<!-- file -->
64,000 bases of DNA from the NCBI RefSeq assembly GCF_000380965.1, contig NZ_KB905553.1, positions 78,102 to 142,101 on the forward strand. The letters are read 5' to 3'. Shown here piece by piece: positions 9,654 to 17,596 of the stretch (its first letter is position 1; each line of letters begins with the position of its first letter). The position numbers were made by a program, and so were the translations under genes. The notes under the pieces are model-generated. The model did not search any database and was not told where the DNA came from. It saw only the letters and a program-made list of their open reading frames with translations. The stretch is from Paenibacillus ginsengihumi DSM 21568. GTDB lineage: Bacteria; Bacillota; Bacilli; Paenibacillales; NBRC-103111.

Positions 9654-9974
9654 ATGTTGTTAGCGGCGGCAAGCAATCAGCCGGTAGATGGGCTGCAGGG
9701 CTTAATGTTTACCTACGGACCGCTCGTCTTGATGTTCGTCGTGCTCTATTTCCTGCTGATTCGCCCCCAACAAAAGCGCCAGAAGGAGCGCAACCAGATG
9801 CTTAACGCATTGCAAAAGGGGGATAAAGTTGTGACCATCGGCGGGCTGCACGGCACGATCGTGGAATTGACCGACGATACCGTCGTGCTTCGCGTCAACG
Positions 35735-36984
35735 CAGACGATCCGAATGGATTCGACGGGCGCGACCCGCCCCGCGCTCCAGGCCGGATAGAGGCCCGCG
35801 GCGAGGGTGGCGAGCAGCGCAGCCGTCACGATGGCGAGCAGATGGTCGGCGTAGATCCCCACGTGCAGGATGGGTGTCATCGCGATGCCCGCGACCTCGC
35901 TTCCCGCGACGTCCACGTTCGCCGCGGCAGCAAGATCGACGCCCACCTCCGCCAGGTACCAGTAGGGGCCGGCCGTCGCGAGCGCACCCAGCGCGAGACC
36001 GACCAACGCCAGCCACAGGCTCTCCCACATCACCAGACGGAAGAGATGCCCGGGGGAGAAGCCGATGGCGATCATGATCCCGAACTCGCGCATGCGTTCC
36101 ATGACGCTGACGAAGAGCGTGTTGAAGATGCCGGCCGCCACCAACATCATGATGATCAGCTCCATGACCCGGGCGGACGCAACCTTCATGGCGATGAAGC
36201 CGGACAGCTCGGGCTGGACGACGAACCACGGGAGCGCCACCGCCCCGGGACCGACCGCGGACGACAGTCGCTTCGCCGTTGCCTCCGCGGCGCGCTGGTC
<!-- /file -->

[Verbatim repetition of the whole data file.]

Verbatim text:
64,000 bases of DNA from the NCBI RefSeq assembly GCF_000380965.1, contig NZ_KB905553.1, positions 78,102 to 142,101 on the forward strand. The letters are read 5' to 3'. Shown here piece by piece: positions 9,654 to 17,596 of the stretch (its first letter is position 1; each line of letters begins with the position of its first letter). The position numbers were made by a program, and so were the translations under genes. The notes under the pieces are model-generated. The model did not search any database and was not told where the DNA came from. It saw only the letters and a program-made list of their open reading frames with translations. The stretch is from Paenibacillus ginsengihumi DSM 21568. GTDB lineage: Bacteria; Bacillota; Bacilli; Paenibacillales; NBRC-103111.

Positions 9654-9974
9654 ATGTTGTTAGCGGCGGCAAGCAATCAGCCGGTAGATGGGCTGCAGGG
9701 CTTAATGTTTACCTACGGACCGCTCGTCTTGATGTTCGTCGTGCTCTATTTCCTGCTGATTCGCCCCCAACAAAAGCGCCAGAAGGAGCGCAACCAGATG
9801 CTTAACGCATTGCAAAAGGGGGATAAAGTTGTGACCATCGGCGGGCTGCACGGCACGATCGTGGAATTGACCGACGATACCGTCGTGCTTCGCGTCAACG
Positions 35735-36984
35735 CAGACGATCCGAATGGATTCGACGGGCGCGACCCGCCCCGCGCTCCAGGCCGGATAGAGGCCCGCG
35801 GCGAGGGTGGCGAGCAGCGCAGCCGTCACGATGGCGAGCAGATGGTCGGCGTAGATCCCCACGTGCAGGATGGGTGTCATCGCGATGCCCGCGACCTCGC
35901 TTCCCGCGACGTCCACGTTCGCCGCGGCAGCAAGATCGACGCCCACCTCCGCCAGGTACCAGTAGGGGCCGGCCGTCGCGAGCGCACCCAGCGCGAGACC
36001 GACCAACGCCAGCCACAGGCTCTCCCACATCACCAGACGGAAGAGATGCCCGGGGGAGAAGCCGATGGCGATCATGATCCCGAACTCGCGCATGCGTTCC
36101 ATGACGCTGACGAAGAGCGTGTTGAAGATGCCGGCCGCCACCAACATCATGATGATCAGCTCCATGACCCGGGCGGACGCAACCTTCATGGCGATGAAGC
36201 CGGACAGCTCGGGCTGGACGACGAACCACGGGAGCGCCACCGCCCCGGGACCGACCGCGGACGACAGTCGCTTCGCCGTTGCCTCCGCGGCGCGCTGGTC